Put Your Retirement on Autopilot

Are you afraid of your 401k? You’re not alone. Back in the ‘90s, there was a terrible retirement problem looming. Pension plans were disappearing, and 401k plans were taking their place. But few people understood how these new vehicles worked (or wanted to sign up for them).

So companies began enrolling employees into retirement plans automatically—which solved one problem and created a bigger one: Where do you invest all that cash?

Many employers put workers’ money into money market funds, with very low returns (if any). That’s not smart, when you’re trying to grow a nest egg big enough to retire on. About a decade ago, intrepid investment companies came up with a solution: a self-contained retirement portfolio that, like a TV dinner, would provide all the financial basics in one package.

Target date funds (TDFs) were designed so that average investors could park their money for 10, 20, or even 30 or 40 years, while fund managers did all the heavy lifting.

As the investor, you would choose a TDF timed to the year you want to retire—say, 2040—contribute regularly to the fund, and forget about it. Target date funds have all the ingredients pre-assembled: stocks, bonds, cash, etc. You come back at 65 and, voila!—a fully cooked retirement nest egg.

Initially, these funds seemed to be a great, hands-off solution for someone who otherwise wouldn’t be investing at all.

But... there’s a but. Despite a strong start, the idea didn’t go exactly as planned. In 2008, many of these funds suffered huge losses--including a few that were supposed to mature in 2010, leaving many pre-retirees in bad shape. And while TDFs have rebounded along with the economy, 2011 returns were actually worse than the major stock & bond indices.

Nonetheless, several companies have lowered fees and changed their formulas to improve the performance of these funds. So they are worth considering--especially for women.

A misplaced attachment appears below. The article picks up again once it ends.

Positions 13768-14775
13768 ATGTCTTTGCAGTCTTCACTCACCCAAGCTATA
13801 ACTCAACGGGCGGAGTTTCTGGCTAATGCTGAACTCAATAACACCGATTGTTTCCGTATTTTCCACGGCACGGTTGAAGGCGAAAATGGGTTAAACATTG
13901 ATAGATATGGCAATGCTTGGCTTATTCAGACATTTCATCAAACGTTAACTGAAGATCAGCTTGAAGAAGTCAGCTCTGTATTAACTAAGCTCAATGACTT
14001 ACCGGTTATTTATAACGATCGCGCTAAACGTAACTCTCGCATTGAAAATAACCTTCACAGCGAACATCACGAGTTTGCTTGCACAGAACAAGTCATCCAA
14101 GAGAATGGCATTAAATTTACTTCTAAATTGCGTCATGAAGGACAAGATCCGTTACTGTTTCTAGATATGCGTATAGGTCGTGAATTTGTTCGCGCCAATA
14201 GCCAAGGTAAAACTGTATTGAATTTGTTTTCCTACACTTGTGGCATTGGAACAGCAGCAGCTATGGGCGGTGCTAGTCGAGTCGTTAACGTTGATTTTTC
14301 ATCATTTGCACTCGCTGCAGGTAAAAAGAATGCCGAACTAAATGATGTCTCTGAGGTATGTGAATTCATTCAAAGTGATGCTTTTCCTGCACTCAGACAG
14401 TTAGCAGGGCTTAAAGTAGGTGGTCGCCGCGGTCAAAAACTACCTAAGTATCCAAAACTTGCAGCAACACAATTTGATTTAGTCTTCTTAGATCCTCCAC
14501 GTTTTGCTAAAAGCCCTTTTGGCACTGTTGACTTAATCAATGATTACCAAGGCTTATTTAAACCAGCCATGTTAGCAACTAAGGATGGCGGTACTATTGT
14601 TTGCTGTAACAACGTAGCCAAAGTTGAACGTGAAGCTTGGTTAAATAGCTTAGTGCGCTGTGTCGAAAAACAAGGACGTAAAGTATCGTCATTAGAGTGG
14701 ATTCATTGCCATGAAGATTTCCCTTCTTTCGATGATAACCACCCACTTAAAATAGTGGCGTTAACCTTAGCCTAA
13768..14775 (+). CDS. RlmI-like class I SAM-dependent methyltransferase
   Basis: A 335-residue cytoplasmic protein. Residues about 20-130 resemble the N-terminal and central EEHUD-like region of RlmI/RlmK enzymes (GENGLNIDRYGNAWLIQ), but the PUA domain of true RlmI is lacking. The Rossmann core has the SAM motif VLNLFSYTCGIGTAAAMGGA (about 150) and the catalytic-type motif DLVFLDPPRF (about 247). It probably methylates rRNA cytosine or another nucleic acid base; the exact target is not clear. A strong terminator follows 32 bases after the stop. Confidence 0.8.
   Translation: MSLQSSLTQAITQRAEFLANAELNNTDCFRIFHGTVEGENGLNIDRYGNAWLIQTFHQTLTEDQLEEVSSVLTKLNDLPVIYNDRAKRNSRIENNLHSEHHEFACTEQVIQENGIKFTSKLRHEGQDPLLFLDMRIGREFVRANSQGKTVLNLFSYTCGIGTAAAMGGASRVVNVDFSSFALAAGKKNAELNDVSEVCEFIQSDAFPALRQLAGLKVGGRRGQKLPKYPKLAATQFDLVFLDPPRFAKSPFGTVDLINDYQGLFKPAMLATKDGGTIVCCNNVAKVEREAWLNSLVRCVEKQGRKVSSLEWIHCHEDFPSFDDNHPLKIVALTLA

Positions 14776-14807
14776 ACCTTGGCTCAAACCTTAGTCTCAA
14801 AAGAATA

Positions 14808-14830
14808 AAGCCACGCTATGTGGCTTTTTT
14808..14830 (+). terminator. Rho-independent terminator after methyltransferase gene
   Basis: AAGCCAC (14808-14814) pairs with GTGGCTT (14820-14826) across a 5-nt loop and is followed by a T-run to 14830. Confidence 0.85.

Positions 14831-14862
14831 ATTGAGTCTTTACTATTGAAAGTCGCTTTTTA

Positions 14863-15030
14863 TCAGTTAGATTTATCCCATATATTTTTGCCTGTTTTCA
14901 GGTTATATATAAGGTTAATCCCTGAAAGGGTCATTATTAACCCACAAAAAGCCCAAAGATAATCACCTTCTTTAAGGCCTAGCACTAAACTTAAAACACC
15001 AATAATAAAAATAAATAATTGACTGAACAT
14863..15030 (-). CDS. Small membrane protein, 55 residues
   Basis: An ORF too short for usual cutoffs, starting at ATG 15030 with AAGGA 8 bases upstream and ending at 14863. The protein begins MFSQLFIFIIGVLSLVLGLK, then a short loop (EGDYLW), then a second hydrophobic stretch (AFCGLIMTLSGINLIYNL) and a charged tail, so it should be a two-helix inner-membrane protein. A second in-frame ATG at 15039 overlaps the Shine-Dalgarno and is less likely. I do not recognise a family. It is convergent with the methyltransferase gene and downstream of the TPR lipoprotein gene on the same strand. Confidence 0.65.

TDFs and You

Not only do women live an average of five years longer than men, women retire with a third less in their retirement accounts. Aside from lower overall earnings and more time out of the workforce, part of the problem may be fear of investing.

These are the women target-date funds are perfect for. TDFs aren’t a magic pill--all investments carry some risk, and a portfolio customized for your particular situation is the best portfolio, hands-down. But the most important thing to remember is that they’re 100% better than doing nothing to prepare for retirement.

If you’re interested in investing in a target-date fund, or if you’ve been automatically invested in one by your employer, follow these guidelines to protect yourself:

  • Consider TDFs if you’re a younger worker. It’s a good way to get into the market and start growing your money. And a longer time horizon means more time to recover from any unfortunate losses.

  • As you near retirement age, protect yourself by consulting a pro. Your golden years are not the time to go rogue, so you may want to pull your money out of a TDF as you near retirement age. Seek out a fee-only advisor to maximize the security of your savings while minimizing awkward conflicts of interest.

  • Don’t put all your retirement eggs in one target-dated basket. 26% of investors participating in Fidelity’s 401k plans have 100% of their assets invested in a TDF. But diversification is the best investment strategy, and that goes for choosing your 401k funds as well.

  • If you’re funding an IRA instead of a 401k, be choosy about fund fees. In a 401k plan, you’re often limited to a set of TDFs with similar fee structures, but when funding your IRA, aim to choose the lowest fees possible: under 1% is good, under 0.5% is ideal.